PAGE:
For those who listen to what Ange Postecoglou actually says, there was an interesting development from this weekend which will horrify some of our supporters. For the record, I am not horrified and I don’t think anyone else should be either.
One of the takeaways from the game at the weekend is the perception that the manager has made a mistake in giving the penalty duties to a guy many fans don’t expect to be on the pitch every week. That might be the worst misreading of the manager and his intentions for quite some time. It seems clear that he sees Giakoumakis as a critical element in his plans.
Which raises the question as to where it leaves our Japanese Bhoy.
If you imagine that we’re looking at keeping one up front it means that something has to give.
And this is where we might have missed something important. When we brought Kyogo in from Japan it was pointed out that he could play centrally as well as out wide. This wasn’t something Ange picked out of thin air; he’s seen it with his own eyes.
Hacks trying to second guess him, as if this was some kind of experiment he embarked on, need to go back and review things from when the deal was done. The manager clearly signed him for his versatility.
I’ll tell you this, Kyogo out wide and Giakoumakis in the middle will be different than what we watched at the weekend. Kyogo’s willingness to move the ball quickly, to play one-twos, to move with it at his feet, means there will be less of that nonsensical crossing and more of the direct football that will lead us to us winning more games. I can see the logic behind the move.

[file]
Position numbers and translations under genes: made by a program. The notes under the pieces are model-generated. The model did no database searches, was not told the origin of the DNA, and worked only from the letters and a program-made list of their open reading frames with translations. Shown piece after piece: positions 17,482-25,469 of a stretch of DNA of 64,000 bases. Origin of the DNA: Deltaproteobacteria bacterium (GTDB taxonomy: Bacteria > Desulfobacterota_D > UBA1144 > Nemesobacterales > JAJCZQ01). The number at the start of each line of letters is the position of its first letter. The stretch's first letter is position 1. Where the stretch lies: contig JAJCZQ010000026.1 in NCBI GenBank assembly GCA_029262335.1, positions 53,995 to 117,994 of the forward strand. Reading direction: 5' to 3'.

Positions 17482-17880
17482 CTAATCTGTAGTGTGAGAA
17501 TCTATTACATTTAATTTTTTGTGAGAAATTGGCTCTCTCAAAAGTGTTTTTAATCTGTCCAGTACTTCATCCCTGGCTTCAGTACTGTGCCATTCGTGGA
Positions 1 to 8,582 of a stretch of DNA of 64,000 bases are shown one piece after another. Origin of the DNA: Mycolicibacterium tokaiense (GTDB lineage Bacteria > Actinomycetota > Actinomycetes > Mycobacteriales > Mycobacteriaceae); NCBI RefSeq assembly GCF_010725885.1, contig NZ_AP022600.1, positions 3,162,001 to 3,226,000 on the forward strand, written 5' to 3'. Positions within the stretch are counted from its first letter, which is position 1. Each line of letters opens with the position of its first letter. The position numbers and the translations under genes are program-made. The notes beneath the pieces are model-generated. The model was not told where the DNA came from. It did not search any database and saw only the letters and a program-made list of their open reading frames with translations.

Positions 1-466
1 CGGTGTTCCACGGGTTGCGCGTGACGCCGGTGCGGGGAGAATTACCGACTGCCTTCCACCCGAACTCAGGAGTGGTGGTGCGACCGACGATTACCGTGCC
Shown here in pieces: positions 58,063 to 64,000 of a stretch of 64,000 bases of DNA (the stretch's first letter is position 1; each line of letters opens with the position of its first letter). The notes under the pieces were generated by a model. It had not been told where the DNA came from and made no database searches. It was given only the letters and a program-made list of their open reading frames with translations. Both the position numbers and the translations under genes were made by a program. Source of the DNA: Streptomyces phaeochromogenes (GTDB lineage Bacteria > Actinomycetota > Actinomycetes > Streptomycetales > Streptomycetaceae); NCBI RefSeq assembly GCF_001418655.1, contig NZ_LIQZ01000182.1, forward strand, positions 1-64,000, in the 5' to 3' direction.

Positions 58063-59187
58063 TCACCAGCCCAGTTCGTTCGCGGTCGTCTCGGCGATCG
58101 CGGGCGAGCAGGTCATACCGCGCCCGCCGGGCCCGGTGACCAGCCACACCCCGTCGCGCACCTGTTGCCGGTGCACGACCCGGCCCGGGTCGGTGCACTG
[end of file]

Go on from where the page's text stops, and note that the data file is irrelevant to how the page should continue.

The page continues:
And it may have been the logic all along.
Was the plan, all along, to play him through the middle?
Or was he thrown in there because we were, frankly, out of other options?
In short, has Kyogo’s success and cult status with the supporters made a straightforward plan – to play him as an inside forward, cutting in from wide, drawing off defenders and forcing them to abandon the centre – more complicated than it was?
Giakoumakis comes to us as a player well capable of making a big impact. Kyogo would not have fared any better played as a single striker against those tactics at the weekend, and there is a ton of data from analytics which bears that out, so I think anyone writing the big guy off after that performance needs a lie down in a dark room.
He clearly has quality. If Ange can fashion a system that can utilise them both that will do far more damage to opposing teams than if we played them one at a time, on a rotation.
The clue is in making Giakoumakis the penalty taker. A manager would no more assign that role to a fringe player as he would make one captain. That tells you that he isn’t a fringe player in the eyes of the manager. It tells you that he’s integral to the system.
Playing these two in the same team is not an experiment. It’s central to the plan. Some of the stupid commentary on Kyogo being played out wide really is incredible for its lack of understanding about the modern game.
“He’s ineffective,” is one such claim and it’s frankly ridiculous. If he drags defenders towards him and opens space for others then he’s effective, just in a different way. If he lays on good balls for others to capitalise on, that’s impactful, it’s just that it doesn’t put his name on the scoresheet.
This is football. It’s a team game. You get no prizes because one individual stands out above the rest. That’s not how we’re going to grab back our title.